Meet TWIC Woman of the Year: Rebecca Troutman
IRVING, Texas — "Who wouldn't want to work for the founder of Slurpee?" That is the question Rebecca Troutman posed to herself in 2004 when she saw a job posting for a field consultant role at 7-Eleven Inc. She thought joining 7-Eleven would be a wonderful experience to work for a company that was rich in history. She was right.
Today, Troutman is a 15-year veteran of 7-Eleven. Over the course of her career at the convenience store chain, her roles have gained momentum in responsibility and deliverables, from field consultant to field training specialist to field merchandiser, national category manager for confectionery/packaged food and grocery, and director/project manager of business development. Currently, she is 7-Eleven's director of eCommerce.
In a typical day, Troutman works with her team to develop, source, promote and launch new items, as well as build visibility and trial of 7-Eleven's private brand items online. Her current core responsibility is to build and grow the retailer's eCommerce capabilities to meet the changing needs of customers, while holding true to founder Joe C. Thompson Jr.'s belief: "Give the customers what they want, when and where they want it."
"[What I love about my current role] is researching trends and finding niche ways in which I can make 7-Eleven relevant to customers, either through ways to drive traffic to our stores or through alternative channels for customers that know of the brand but do not have access to a store," Troutman said. "To take that trend, create a plan and bring it to life, and ultimately watch it grow is my true passion."
One of the most rewarding and challenging facets of Troutman's c-store industry career has been witnessing the perception of c-stores change from a cigarettes and beer destination to one that offers fresh, quality food and healthier options. She believes the industry still has a ways to go, though.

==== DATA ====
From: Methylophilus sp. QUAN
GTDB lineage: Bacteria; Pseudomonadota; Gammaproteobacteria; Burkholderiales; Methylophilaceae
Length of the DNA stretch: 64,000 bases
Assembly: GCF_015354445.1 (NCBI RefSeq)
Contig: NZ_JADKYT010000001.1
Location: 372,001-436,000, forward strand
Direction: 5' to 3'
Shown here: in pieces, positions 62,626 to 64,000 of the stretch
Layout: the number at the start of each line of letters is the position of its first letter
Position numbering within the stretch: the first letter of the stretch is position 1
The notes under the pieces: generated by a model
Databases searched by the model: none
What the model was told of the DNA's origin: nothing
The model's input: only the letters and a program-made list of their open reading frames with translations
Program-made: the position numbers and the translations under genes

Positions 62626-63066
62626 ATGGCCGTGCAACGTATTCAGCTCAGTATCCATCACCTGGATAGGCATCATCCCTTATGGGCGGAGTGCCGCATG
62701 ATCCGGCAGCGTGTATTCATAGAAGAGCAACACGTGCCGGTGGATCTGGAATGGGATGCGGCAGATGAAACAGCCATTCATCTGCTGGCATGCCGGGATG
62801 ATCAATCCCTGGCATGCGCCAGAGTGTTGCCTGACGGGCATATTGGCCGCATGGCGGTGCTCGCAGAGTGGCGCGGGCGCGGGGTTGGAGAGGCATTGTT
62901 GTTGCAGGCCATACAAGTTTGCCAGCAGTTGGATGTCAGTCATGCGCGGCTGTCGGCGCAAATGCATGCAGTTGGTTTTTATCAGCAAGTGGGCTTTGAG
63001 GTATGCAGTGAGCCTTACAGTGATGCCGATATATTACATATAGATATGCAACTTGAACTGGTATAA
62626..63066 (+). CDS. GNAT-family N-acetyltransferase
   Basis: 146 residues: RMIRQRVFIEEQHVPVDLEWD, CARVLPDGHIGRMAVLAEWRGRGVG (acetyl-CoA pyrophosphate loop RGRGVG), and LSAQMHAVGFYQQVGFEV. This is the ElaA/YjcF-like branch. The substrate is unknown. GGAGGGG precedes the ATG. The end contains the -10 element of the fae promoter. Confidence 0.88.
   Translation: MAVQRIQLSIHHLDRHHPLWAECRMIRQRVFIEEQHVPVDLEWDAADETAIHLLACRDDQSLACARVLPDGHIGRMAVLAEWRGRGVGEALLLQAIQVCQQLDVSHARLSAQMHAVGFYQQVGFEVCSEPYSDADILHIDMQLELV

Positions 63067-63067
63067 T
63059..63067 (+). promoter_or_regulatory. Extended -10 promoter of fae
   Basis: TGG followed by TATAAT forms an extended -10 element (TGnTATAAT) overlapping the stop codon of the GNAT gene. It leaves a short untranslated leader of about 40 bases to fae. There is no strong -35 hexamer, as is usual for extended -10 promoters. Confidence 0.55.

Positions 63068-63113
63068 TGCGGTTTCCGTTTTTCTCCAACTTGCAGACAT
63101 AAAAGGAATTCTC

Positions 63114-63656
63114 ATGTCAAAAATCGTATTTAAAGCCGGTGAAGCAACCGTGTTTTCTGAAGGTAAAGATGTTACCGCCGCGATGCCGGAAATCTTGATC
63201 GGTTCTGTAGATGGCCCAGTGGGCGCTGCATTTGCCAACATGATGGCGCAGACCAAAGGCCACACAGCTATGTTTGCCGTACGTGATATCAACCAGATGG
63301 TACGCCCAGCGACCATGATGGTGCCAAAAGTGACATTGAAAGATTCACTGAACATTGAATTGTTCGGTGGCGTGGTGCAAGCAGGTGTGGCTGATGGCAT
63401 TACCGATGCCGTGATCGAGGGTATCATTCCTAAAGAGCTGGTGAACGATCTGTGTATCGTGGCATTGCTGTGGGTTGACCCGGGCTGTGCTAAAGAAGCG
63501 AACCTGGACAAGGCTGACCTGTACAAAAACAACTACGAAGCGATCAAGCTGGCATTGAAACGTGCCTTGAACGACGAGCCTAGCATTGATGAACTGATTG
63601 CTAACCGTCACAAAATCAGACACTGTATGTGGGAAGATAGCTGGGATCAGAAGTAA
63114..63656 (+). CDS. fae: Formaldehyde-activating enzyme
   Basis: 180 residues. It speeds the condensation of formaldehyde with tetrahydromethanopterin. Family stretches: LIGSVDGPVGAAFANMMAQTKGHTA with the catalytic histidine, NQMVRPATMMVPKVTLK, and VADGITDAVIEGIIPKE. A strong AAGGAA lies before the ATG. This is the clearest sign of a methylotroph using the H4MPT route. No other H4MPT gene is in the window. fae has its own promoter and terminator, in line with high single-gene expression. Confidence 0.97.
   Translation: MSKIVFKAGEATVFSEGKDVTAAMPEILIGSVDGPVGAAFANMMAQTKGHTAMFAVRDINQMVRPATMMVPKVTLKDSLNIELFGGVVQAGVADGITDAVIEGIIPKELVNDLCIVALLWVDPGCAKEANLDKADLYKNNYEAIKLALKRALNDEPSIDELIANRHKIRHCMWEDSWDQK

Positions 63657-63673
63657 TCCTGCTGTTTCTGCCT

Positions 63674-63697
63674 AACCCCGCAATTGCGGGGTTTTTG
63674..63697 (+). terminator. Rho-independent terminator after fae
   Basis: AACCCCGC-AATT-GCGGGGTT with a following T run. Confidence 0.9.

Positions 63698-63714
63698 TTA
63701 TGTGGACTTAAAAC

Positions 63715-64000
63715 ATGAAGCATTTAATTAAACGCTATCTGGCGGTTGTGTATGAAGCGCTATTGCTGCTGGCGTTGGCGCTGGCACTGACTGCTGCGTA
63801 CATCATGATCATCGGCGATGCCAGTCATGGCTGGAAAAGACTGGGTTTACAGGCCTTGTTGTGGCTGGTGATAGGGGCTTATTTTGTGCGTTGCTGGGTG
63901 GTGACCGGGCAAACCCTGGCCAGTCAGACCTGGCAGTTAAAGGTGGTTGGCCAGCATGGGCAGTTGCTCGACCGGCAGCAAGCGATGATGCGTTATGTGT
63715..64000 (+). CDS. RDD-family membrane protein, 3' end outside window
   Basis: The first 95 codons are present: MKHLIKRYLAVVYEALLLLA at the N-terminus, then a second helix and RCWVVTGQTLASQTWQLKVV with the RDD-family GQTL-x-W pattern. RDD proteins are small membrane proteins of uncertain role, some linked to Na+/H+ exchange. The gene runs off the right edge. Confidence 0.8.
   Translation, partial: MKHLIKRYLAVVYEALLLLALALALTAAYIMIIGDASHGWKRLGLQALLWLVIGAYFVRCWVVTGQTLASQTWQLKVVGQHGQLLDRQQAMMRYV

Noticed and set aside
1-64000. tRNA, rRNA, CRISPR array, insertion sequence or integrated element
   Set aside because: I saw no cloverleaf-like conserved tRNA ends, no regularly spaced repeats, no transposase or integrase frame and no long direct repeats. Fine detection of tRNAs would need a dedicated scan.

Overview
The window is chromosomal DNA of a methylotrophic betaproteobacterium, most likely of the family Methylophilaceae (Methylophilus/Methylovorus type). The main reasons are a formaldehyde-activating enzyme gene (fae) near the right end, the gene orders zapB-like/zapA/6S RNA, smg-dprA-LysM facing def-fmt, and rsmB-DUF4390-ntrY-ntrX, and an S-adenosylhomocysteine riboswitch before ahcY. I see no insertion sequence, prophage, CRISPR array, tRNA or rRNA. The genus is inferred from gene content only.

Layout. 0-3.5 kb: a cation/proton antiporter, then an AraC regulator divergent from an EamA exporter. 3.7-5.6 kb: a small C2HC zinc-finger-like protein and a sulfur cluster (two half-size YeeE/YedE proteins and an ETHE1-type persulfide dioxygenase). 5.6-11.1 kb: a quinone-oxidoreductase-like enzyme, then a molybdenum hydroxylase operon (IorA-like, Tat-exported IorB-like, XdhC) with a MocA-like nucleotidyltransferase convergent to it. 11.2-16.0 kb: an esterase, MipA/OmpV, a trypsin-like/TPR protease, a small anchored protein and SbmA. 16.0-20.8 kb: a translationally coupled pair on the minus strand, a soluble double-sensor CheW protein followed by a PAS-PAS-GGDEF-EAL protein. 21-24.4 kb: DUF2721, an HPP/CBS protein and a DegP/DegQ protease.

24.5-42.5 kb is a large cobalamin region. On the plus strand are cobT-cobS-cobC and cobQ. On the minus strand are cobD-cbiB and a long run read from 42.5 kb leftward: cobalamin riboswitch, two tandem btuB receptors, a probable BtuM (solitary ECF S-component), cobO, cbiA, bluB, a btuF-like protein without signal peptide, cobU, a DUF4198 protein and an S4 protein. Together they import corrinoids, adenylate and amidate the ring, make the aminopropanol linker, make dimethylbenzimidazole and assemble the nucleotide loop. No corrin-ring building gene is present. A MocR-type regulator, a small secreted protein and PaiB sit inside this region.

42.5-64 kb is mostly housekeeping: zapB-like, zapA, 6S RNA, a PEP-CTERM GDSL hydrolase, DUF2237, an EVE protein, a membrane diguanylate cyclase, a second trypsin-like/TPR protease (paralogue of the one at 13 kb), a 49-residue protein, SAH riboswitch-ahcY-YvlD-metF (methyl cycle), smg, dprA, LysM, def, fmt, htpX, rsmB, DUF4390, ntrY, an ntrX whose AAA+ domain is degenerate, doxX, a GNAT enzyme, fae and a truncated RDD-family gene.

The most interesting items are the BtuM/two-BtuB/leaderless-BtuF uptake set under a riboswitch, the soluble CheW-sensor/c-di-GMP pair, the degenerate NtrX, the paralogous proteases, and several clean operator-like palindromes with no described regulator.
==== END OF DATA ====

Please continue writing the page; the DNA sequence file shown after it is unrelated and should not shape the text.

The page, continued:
Another challenge facing the c-store industry, she says, is overcoming gender inequality. According to Troutman, women as employees are faced with the realization that they are considered less capable than others. So, there are two choices: remove themselves from the situation or do their best to change the perception through education, hard work and mentoring.
"I chose the latter," she told Convenience Store News. "I see a general lack of understanding that women, as leaders, lead differently. If a company is looking to maintain its leadership structure as it has always been, then, yes, there are barriers for women to advance. However, if a company is willing to change their mentality and become more diverse in their definition of what good leadership is, then the opportunities are boundless and [depend] less on whether the candidate is male or female."
Troutman has one key piece of advice for women in the industry no matter the obstacle they’re facing: to celebrate their diversity.
"Cookie-cutter isn't what will get you to the next level. Be unique with your views and ideas; be diverse in your skillsets; and find key people in your life to support and help you on your journey. Without those family/friends/coworkers and mentors, it can be a lonely climb," she said. "To quote P.T Barnum, 'No one ever made a difference by being like everyone else.'"